6 comments:

TheAlmightyCthulhu said...

Well, the history of bigotry in the United States is long and terrible to look at.

In the 1800s, slaves who fled captivity were labeled as mentally ill.

The bible was used to persecute black people, to segregate them with "separate but equal" laws, while the most racist areas of the country (Alabama, Mississippi, Missouri, Arkansas, Georgia, South Carolina, and so on) kept the black minority from voting using quite a few dirty tricks like poll taxation.

In 1907, Indiana passed the world's first Eugenics law, targeting minorities, the mentally ill, and the poor, and would often sterilize such people without their consent when they were in the hospital for other reasons (such as giving birth), many other states passed similar laws based on Indiana's.

(Indiana officially repealed said law in 1977 at the same time they decriminalized homosexuality)

In 2007, 100 years after the Nazi-like Eugenics law was passed, Indiana issued a formal apology, too late for most of the state's victims to even see it.

But Indiana's state-sanctioned and church-sponsored bigotry against homosexuals has gone on ever since we were a territory, it was punishable by death, then by 15 years imprisonment, then the Christians in government pressured the state-licensed psychiatrists to say we were mentally ill (just like the slaves that wanted to be free), leaving them free to torture and chemically castrate us behind closed doors with the "good and decent" people of Indiana not asking any questions.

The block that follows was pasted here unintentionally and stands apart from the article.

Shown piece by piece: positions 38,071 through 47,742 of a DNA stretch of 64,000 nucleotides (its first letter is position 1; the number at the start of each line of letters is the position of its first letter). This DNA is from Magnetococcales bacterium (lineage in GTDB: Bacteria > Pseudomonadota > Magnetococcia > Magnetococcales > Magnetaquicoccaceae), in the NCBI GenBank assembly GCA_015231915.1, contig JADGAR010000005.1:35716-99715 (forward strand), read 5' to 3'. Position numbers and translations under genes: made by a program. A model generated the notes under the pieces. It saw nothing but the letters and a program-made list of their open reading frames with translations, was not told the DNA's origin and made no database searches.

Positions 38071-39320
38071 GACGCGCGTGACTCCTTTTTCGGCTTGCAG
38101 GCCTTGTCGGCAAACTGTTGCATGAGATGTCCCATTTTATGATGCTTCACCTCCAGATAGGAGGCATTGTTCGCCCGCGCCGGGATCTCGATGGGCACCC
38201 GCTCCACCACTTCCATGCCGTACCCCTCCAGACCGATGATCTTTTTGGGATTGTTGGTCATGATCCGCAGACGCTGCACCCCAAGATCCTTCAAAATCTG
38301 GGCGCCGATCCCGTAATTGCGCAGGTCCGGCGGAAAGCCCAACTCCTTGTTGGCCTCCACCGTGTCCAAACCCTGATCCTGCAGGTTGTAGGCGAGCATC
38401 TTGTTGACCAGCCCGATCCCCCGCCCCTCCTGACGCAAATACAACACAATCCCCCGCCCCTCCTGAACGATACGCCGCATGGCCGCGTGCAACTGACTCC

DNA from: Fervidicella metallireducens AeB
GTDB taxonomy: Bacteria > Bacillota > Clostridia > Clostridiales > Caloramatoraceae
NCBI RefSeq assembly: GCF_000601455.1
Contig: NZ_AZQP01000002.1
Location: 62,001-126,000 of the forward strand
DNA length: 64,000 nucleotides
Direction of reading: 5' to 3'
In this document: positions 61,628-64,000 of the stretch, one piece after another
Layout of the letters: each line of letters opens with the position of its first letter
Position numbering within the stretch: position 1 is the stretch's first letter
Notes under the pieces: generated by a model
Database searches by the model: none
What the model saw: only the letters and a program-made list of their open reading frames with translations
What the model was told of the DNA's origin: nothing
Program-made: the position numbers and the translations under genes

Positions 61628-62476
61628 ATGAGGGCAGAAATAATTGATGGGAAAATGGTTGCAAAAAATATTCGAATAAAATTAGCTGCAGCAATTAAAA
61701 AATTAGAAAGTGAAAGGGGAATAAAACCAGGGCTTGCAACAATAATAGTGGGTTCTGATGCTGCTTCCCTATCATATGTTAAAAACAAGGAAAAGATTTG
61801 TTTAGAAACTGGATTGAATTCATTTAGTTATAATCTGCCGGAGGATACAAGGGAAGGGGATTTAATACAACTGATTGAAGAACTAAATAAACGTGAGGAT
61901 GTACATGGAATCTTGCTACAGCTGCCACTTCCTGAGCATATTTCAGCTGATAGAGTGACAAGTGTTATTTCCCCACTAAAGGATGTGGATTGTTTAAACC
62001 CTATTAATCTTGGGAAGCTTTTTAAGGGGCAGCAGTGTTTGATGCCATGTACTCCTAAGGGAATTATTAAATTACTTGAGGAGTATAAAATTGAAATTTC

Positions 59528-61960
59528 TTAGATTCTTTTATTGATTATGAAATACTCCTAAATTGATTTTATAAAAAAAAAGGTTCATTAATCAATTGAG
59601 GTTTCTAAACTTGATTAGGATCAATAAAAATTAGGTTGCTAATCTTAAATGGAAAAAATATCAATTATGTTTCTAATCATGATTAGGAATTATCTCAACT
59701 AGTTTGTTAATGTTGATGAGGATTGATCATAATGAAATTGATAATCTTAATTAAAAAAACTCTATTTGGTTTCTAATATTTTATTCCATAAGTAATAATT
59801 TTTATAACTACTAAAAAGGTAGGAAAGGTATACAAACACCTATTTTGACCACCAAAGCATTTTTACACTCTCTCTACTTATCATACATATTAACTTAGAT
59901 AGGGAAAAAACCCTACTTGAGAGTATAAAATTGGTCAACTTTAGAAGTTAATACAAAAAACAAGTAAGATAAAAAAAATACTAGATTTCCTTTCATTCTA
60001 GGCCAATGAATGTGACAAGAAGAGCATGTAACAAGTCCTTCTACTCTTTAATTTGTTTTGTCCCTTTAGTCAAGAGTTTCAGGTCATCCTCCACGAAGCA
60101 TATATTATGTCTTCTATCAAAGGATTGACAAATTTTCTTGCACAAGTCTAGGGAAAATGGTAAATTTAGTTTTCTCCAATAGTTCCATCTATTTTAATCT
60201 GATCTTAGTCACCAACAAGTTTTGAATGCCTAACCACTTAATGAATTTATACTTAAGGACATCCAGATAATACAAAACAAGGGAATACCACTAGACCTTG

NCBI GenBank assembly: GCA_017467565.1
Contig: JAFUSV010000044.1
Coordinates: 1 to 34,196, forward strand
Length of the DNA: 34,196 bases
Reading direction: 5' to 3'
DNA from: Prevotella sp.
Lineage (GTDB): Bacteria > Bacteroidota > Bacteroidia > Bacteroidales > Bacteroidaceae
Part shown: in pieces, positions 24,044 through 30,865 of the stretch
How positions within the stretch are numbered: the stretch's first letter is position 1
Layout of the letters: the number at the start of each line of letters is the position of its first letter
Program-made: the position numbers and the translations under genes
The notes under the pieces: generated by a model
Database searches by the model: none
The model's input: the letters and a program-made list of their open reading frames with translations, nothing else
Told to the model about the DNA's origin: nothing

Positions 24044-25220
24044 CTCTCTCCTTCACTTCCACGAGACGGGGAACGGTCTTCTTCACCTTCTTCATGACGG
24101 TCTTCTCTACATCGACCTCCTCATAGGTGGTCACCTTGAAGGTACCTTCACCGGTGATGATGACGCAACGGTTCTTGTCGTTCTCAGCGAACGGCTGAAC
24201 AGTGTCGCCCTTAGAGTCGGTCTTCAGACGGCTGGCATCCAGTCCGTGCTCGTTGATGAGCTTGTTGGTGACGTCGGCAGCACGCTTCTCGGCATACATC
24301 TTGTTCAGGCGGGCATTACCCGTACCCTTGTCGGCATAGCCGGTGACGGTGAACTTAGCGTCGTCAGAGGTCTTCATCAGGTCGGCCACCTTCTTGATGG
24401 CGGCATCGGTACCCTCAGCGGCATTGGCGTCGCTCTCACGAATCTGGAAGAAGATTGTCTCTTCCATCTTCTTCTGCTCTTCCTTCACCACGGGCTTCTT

Yeah, they put an end to that but they didn't go away, there's still Christians saying that it is God's will for "the Negro" to be segregated, enslaved, or deported, and there are lots more of them saying it is God's will for homosexuals to continue to be oppressed at the hands of the state, under the sick and twisted pretense of morality. (While it is the Christian extremists who I find morally bankrupt)

I'm just waiting for the Christian activists to open up a "human zoo" like they often did as an exhibit in the lat 19th/early 20th century to make a fake evolutionary scale placing black people in between apes and the European whites.

Of course, why do that when they have the "ex-gay" movement?

You know, for a religion of "love", these people have a lot of baggage and a long, sick, twisted history.

Anyway, I extend my thanks to the Democrats on the Indiana House Rules Committee for killing this bigoted and mean-spirited, religiously motivated, and pseudo-scientific bill.